President Obasanjo's attempts to become the Mugabe of Nigeria are well documented even if he continues to deny his involvement. The deliberate attempt to destabilize Anambra, culminating in the three-day attack where government buildings were burnt while the police fiddled and Obasanjo's Aso Rock maintained a stately silence are also chronicled and his role in ramming President Yar'Adua and, by default, President Jonathan down our throats have become engrained in our political history... and yet.

Yet, this man continues to meddle in Nigeria's affairs even when remembering our very recent history and merely telling the truth about his involvement (and the involvement of many) should be enough to pierce the logic-destroying frames of ethnicity, culture, religion and gender. Granted, whatever strides the nation made under President Obasanjo during his eight-year term may not be open to debate but his bad influence on our politics and electoral process is not debatable.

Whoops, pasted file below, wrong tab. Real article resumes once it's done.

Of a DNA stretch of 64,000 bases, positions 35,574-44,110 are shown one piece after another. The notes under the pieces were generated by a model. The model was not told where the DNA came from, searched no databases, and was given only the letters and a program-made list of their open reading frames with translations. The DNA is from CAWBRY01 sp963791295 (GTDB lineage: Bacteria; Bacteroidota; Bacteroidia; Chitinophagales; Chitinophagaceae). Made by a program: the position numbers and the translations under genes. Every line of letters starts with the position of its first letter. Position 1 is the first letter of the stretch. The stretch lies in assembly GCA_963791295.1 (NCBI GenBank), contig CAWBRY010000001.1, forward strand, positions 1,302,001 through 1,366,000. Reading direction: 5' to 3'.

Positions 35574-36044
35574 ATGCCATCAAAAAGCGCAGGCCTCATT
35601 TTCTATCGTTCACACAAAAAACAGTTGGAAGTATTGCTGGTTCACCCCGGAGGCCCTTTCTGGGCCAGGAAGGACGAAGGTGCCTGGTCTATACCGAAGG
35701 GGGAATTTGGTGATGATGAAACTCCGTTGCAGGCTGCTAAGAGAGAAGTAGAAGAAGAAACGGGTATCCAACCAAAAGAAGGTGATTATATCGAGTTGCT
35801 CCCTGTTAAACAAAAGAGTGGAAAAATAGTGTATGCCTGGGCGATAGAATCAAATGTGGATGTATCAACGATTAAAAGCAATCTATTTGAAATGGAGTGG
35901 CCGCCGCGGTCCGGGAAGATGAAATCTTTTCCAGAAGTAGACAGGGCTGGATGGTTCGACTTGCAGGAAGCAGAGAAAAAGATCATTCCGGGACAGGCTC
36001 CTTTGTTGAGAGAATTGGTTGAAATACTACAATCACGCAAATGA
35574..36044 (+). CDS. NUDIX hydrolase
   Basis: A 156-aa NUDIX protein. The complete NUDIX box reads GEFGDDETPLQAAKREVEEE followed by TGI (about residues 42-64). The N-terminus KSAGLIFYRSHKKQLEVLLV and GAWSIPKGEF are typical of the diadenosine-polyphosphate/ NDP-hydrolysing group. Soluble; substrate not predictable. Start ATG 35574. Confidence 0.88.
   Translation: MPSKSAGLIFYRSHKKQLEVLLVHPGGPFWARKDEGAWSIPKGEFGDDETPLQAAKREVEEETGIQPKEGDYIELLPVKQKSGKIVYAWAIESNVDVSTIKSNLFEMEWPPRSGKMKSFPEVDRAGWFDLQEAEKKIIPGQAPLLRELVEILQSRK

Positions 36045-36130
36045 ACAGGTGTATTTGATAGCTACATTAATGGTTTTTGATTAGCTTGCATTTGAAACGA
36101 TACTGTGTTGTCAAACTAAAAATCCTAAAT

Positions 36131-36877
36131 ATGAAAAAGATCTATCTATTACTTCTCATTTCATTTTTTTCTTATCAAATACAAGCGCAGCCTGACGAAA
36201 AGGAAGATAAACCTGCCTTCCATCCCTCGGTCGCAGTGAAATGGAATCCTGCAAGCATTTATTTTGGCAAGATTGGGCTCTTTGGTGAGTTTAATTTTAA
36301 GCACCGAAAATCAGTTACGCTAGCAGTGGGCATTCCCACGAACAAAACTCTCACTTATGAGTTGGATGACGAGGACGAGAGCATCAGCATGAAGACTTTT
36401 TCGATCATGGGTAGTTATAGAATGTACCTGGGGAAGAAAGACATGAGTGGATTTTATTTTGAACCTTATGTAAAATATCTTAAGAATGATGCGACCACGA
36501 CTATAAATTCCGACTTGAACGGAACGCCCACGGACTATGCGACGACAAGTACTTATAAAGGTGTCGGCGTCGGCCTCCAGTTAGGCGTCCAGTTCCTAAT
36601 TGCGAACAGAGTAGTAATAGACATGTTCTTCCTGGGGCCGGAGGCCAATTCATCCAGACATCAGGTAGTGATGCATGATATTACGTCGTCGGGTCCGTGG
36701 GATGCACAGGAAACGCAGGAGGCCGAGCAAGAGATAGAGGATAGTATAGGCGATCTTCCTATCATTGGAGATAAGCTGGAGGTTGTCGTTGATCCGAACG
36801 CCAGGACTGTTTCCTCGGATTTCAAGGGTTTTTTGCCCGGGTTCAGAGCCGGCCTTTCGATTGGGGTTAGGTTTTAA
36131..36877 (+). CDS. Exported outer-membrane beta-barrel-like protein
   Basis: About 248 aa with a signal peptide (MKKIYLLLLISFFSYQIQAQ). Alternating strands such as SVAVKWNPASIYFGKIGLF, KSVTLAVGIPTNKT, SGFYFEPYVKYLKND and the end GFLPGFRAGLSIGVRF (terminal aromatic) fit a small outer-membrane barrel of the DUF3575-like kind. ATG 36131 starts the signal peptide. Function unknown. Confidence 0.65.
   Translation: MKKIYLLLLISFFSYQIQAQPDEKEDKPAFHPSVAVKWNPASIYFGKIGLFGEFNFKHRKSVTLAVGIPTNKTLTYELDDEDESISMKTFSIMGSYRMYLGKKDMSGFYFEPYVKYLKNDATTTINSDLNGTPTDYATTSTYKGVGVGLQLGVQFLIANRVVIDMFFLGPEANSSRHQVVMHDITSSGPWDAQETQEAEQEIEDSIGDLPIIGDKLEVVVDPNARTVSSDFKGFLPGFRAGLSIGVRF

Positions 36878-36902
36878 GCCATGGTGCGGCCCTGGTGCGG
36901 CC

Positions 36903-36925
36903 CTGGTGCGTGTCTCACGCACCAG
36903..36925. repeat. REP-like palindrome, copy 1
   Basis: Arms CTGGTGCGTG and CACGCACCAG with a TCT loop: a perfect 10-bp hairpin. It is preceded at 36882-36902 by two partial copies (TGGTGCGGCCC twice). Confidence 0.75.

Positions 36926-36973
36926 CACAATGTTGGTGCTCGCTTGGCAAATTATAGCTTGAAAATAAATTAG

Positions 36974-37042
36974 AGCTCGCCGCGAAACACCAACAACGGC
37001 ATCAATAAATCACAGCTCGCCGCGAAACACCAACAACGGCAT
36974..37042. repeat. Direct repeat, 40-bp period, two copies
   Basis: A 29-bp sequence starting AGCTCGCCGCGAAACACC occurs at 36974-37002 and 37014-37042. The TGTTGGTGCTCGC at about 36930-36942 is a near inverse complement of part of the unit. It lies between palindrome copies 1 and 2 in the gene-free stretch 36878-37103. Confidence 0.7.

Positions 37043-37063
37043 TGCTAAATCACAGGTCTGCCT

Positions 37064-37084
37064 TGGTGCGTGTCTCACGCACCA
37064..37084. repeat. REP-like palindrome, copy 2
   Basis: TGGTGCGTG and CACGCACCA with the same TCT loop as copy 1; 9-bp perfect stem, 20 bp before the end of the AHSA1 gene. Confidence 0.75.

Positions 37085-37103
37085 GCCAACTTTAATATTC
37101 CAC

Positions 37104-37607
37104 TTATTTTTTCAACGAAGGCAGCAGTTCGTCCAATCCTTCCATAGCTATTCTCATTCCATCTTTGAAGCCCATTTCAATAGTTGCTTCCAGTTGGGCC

And that is the trouble with us...despite the generosity of our political elite in terms of scandalous fodder for our canons of disdain, we will not let our history and the truth set us free from our chance frames. Just last week, President Obasanjo was reported as saying, "One of the things we must look into in people we put in position of authority at whatever level is their integrity and character." The phrase "we put in" says it all about his frame of reference for those who find themselves in positions of stewardship in Nigeria. If we refuse to free ourselves of the meddling of people like President Obasanjo despite what history tells us, then, let us think seriously about what he said about integrity and character - and remove all the frames of reference by which we analyse these things (ethnicity, religion, subservience) and pare everything down to what the facts tell us... the current political actors, producers and directors, i.e., the "same old politicians who ruled Nigeria before", as Fela puts it, must not be trusted.